Think of a Letter

Modern communication is almost instant. Sending a text message or dashing off a quick email or social media post are immediate ways to keep in touch with one another, but this also means correspondence is becoming rather impersonal. Writing a handwritten letter or card is a nice thing to do, especially around holidays such as Valentine’s Day, but it is so much quicker just to type a message and press “send”. Compare that to taking the time and trouble to find stationery, write the message, address the envelope, walk to the mailbox?and then wait for the recipient to receive it and send a reply. It all seems so?old fashioned.

And yet, despite postal companies across the globe experiencing a huge decrease in the volume of letters processed through their systems, the practice of writing letters is not obsolete. In fact, it is going through a revival as people are rediscovering the art of handwritten mail.

Despite the perception that writing letters is archaic, the history of letter writing shows that the practice shares a lot with modern social media. Writer Simon Garfield, in his book “To the Letter” traces the importance of the letter throughout history, going all the way back to Ancient Greece. He observes that letters were the social medium across the centuries, and compares the “shoebox to the inbox”. In Victorian Britain, for example, letters were collected from post-boxes and delivered to houses several times a day because, in the absence of telephones and vehicles that made long-distance travel possible, letters were the only cheap and reliable way to keep in contact with others. Garfield notes that in 1910, each person in Britain sent an average of 116.7 items of mail per year. For people who immigrated, letters became a vital connection between the old country and the new, especially when many newcomers had few, if any, other families around they could talk to.

But in this age of almost instant communication It is difficult to pinpoint the exact reasons for the rediscovery of letter writing. It may be an aspect of the slow movement that has sought to redress the balance between time-poverty and busy-ness to restore the lost connections that are a result of our fast-faced modern life. It may tie into the fact that people are engaging in paper arts such as scrapbooking and calligraphy; writing letters are perhaps an extension of that creativity.

But there are also very personal reasons for writing letters. Sitting down and taking the time to compose a letter is a wonderful way for the writer to pause and reflect on life and and express it though the physical means of paper and ink. It can even become a spiritual practice or ritual, a way of centering the self and connecting with others in a meaningful way. But a recurrent theme, whenever news stories and blog posts discuss letter writing, is that people know that digital correspondence is easily deleted at the click of a button, while handwritten correspondence feels more permanent?and personal?and the practice is worth saving from extinction.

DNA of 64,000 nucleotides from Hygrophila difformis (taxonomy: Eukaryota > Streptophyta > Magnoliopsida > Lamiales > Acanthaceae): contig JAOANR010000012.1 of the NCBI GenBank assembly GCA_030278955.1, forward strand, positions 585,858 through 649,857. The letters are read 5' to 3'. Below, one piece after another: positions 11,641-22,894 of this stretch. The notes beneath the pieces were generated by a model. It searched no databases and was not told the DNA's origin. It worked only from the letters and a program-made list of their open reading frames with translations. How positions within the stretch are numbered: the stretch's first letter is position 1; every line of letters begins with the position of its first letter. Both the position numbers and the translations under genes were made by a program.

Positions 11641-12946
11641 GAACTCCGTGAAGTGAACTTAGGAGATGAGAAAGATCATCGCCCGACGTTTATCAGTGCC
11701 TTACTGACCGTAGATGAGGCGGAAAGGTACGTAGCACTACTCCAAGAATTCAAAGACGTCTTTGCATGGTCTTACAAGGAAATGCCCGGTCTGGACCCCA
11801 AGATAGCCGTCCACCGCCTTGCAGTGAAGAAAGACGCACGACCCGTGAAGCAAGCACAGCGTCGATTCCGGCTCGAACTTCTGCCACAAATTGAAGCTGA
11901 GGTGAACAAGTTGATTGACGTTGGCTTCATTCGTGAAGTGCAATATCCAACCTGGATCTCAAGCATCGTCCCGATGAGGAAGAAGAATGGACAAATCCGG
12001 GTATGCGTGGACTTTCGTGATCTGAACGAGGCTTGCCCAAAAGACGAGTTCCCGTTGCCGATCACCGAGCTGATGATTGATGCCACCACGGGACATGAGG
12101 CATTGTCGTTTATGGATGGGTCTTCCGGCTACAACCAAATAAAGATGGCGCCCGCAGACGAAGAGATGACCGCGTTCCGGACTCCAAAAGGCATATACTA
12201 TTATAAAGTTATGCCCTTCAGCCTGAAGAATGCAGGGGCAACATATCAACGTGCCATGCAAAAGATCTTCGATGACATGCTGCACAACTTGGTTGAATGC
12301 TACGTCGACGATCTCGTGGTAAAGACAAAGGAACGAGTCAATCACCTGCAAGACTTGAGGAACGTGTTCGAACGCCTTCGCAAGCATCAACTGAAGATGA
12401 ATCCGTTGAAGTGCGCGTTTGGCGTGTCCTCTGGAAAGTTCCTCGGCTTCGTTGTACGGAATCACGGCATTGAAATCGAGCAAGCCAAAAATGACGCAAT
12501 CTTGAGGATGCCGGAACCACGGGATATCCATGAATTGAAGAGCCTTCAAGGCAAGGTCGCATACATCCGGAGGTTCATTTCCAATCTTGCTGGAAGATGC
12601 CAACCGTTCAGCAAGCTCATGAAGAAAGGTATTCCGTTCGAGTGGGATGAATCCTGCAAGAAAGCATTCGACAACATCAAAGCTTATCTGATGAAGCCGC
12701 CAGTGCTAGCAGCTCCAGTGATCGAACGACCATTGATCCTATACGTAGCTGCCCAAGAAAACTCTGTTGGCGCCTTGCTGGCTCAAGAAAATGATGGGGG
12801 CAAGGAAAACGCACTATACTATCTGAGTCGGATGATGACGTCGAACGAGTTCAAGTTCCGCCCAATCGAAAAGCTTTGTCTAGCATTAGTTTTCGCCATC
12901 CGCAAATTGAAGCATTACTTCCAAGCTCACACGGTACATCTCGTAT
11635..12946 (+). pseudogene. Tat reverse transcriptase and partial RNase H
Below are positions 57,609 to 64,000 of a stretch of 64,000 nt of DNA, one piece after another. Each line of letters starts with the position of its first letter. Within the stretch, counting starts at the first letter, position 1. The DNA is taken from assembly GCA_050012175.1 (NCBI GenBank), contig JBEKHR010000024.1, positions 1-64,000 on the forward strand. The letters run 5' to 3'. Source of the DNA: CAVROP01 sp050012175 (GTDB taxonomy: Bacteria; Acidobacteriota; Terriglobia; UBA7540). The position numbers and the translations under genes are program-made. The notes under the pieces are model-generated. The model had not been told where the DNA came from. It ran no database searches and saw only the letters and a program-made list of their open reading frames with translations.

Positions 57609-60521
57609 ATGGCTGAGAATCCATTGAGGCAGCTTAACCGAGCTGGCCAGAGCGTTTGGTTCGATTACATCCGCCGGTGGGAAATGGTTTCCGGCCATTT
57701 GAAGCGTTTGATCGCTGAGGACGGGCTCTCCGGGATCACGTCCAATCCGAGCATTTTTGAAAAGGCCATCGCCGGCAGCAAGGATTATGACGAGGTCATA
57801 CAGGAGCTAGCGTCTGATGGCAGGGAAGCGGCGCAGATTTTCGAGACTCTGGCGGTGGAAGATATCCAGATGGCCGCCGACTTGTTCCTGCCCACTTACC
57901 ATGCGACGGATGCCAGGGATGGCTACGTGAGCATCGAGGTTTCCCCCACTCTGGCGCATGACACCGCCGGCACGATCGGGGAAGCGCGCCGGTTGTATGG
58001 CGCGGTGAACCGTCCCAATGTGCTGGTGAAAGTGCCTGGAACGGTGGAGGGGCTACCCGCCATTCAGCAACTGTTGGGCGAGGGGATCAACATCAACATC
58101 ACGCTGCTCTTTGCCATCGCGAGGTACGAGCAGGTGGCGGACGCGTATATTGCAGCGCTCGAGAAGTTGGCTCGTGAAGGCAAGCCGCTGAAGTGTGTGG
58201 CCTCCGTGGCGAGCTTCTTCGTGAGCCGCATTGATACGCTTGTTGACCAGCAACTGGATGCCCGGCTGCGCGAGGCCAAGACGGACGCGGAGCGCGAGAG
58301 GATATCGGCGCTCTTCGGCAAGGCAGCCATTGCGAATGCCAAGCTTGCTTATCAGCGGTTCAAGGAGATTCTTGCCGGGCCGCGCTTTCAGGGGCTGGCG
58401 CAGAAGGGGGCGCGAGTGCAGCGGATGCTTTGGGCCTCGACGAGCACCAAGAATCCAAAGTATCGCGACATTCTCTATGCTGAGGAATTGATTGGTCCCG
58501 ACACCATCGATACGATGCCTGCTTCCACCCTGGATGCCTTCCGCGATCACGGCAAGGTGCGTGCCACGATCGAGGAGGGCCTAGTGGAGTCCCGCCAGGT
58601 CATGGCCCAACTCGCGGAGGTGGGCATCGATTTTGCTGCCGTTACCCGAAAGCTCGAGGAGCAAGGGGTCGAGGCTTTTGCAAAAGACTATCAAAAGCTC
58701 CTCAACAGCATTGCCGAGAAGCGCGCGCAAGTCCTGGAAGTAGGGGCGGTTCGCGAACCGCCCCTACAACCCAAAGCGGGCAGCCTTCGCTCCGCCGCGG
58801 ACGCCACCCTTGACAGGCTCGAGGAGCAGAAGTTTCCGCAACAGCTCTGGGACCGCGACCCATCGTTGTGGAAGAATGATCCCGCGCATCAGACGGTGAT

Calgary-based writer Barb Marshall has embraced letter writing in her own life, and encourages others to put pen to paper in a digital age with her blog “Rite While U Can“. She started the blog in 2013 after moving to Alberta from Ontario. She knew almost no one in her new surroundings and was far away from friends and family. As a result, “the meaning that a letter in my mailbox had tripled in significance. It brought my loved ones into my home in a way that email just couldn’t come close to.” Marshall hosts “letter writing socials” held in local coffee shops where people can drop by, make some handmade cards and notepaper, and write personal messages to their friends and relatives. The most striking aspect of the socials, Marshall notes, is that younger people are the age group most enthusiastic about the concept, especially when it comes to using the manual typewriters she provides to create hand-crafted mail. She hopes that letter-writing socials will catch on in other places.

This past Christmas, Marshall also wanted to use the power of letter writing for the greater good through her #MakeItMerry campaign, inviting people to write cards and letters for vulnerable adults which were distributed anonymously in December through the Calgary Drop-In Centre. Over 1,400 cards were written this year, far surpassing her expectations, and what Marshall discovered through the campaign is that “people wrote wishes for happier times, courage to be the best they can be, hope for safety and warmth, but my heart was moved when I read cards that shared stories. Stories from the person that sent the card about their own lives, the number of kids they had, what they liked to read, everyday real life stuff. I loved these cards because they broke down any barriers between those that have and those that don’t. The card became a conversation between two people, both with hopes and dreams, both with a core desire to be loved.”

Another writer who is eager to get others to write more letters is Mary Robinette Kowal, who, through her Month of Letters challenge, wants people to send one piece of handwritten correspondence every day that the postal service operates during the month of February. What both Kowal and Marshall have in common is they both want to get people feeling a greater connection and sense of intimacy with others through letter writing. Letters are tangible reminders and, as Simon Garfield says, become “treasured, hoarded, moved when we move or forgotten to be found afterwards … Emails are a poke, but letters are a caress and letters stick around to be newly discovered.”

Carla loves paper. She has far too many books, compulsively buys craft supplies, has several boxes of cards and letters from years back years that she just cannot throw out, but feel free to say hi to her on Twitter @LunchBuster.

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